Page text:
1. Does it work?  Okay, this one is a bit obvious but I’m surprised how many eBay sellers don’t say this in their auction.  A photo of the device turned on is always a good indication, but don’t assume anything.  The digitizer (i.e. touch screen) may be broken or the buttons may not work.  On eBay, check to see if it’s being sold as “for parts or not working.”  What’s the return policy?  If it doesn’t say, it’s better to ask before you bid.

    The back of this iPAQ rx1950 pops off to replace the main battery.

  2. Does the main battery hold a charge? Many auctions on eBay will tell you that the device has been tested, but will not guarantee how long the battery will hold a charge.  This is their way of telling you that the battery life isn’t good.  If the main battery is the original, this creates a problem if you want to take the PDA away from an outlet.First, find out if the battery is user replaceable.  A lot of PDAs have a back battery compartment which will simply slide off.  Some battery compartments have a small release switch in the back or a few small screws.  Replacement batteries for most devices can still be purchased on the Internet, although they may have to be shipped from overseas.  If the PDA manufacturer does not consider the battery to be user replaceable, it’s still possible to do it yourself although it’s a royal pain.  You’ll need special tools such as a torx screwdriver, a pry tool and possibly a soldering kit.  You’ll also need excellent vision as you’ll be dealing with a lot of tiny screws and ribbon cables.Of course if you’re purchasing a PDA made before 2000, they may use AAA batteries.  The Casio Cassiopeia E-15 and Palm m125 are examples of my favorite PDAs that require AAA batteries.

    The Dell Axim X3 and X30 series use a non-user replaceable back up battery.

  3. What type of backup battery does it use?  PDA makers quickly figured out that their customers became annoyed when they lost all their data every time the main battery ran out of juice.  So most PDA manufacturers began designing their devices with some form of back-up battery.  Most PDAs designed from 2000 to 2005 use a coin-sized CR2032 battery.  These are easy to find online and in your local stores.  Energizer and Duracell manufacture these, but the cheaper, generic ones seem to last just as long.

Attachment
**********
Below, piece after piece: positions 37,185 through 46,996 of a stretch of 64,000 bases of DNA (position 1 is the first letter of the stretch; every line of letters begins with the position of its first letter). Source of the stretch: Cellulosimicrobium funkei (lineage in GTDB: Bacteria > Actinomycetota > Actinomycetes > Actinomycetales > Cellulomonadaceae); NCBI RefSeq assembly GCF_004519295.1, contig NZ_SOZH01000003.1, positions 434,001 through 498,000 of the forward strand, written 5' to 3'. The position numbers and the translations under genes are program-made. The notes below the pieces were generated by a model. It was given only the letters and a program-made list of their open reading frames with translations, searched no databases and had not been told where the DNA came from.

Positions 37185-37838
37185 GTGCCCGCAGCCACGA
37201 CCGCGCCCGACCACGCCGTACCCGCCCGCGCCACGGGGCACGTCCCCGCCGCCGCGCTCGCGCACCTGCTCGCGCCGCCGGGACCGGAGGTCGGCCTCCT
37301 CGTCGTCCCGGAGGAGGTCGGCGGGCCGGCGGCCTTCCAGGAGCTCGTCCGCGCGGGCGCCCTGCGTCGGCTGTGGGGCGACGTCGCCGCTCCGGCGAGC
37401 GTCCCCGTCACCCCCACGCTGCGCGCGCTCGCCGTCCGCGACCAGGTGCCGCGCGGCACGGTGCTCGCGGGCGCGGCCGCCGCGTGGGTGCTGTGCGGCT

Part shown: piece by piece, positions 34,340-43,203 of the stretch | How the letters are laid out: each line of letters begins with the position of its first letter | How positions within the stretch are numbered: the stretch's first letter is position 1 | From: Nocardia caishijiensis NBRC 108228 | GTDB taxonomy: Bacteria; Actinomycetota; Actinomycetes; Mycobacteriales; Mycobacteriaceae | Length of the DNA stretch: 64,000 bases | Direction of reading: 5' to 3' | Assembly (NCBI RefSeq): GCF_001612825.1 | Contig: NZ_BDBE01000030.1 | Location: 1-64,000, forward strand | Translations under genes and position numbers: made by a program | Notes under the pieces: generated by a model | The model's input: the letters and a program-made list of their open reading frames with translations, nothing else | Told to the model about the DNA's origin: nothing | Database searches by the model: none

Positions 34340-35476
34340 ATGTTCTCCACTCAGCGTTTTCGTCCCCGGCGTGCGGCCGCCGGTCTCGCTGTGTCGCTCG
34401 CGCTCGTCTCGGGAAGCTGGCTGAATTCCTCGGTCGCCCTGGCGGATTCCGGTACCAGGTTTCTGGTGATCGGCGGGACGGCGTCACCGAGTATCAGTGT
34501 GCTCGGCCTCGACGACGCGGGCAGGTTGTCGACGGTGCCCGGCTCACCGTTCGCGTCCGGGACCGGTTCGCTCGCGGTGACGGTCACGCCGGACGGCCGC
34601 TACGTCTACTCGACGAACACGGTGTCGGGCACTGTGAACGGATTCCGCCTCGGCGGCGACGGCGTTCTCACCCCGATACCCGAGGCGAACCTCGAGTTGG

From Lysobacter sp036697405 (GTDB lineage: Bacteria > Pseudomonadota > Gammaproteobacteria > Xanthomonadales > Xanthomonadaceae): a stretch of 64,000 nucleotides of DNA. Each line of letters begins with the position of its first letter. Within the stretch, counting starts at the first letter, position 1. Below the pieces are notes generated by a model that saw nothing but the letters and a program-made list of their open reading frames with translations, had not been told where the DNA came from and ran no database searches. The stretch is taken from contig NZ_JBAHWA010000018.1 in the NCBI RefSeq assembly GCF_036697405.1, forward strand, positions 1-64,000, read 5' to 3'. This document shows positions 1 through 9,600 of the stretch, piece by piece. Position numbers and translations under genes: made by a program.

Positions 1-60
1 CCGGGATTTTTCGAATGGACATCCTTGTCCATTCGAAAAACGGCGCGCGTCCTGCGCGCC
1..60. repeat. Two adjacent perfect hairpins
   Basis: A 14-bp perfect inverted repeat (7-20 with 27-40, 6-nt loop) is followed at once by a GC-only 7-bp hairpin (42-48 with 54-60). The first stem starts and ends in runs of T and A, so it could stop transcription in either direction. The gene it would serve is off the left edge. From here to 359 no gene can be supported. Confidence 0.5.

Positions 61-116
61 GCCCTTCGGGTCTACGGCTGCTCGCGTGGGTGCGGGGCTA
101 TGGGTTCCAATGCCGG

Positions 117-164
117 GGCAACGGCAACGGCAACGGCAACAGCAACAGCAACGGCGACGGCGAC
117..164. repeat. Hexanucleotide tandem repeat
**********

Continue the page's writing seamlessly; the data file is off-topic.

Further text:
PDAs manufactured after 2005 will often use a rechargeable backup battery.  The ones I’ve seen are not user replaceable.  One of the most notorious is the Dell Axim X3/X3i and X30/x30i.  Overall, these are powerful little PDAs, but replacing the backup battery requires a steady hand.  The device must be almost completely disassembled then precisely reassembled.  The cord for the battery must be coiled just right or it pushes against the on/off button for the wireless Internet. Frustrating!  My advice is to steer clear.

  4. What’s the condition?  Wear and tear on an old PDA is to be expected, but there are many PDAs out there in excellent condition.  The condition of the screen and the buttons should be the main concern.  Ask if a screen protector has been used.  There are also many PDAs that were given as gifts but ended up in the back of a drawer.

    A stylus for a Jornada 720 can cost more than the device itself.

  5. What’s it come with?  I understand…power adapters and styluses get lost over time.  But buying a used PDA without accessories can get costly.  I’ve seen adapters sell for more than the PDA itself!  The most economical deals are those bundled with the PDA, power cord and accessories such as an external keyboard, extra stylus and docking station.

Always do your research.  Check out the PDA’s specs and manufacturer.  There are still many great sites out there with information about PDAs…including this one!

I ran across this gem of a program called Palm OS Cobalt Simulator v 6.1.  It does exactly what it says on the tin.  It allows you to emulate/simulate a device running Palm OS Cobalt.

The nice thing is that this one already has the roms included.  It even creates the necessary folders for your program.  Simply copy your .prc files into the “…Card1/PALM/Launcher” folder.  No muss, no fuss.

Here’s the link.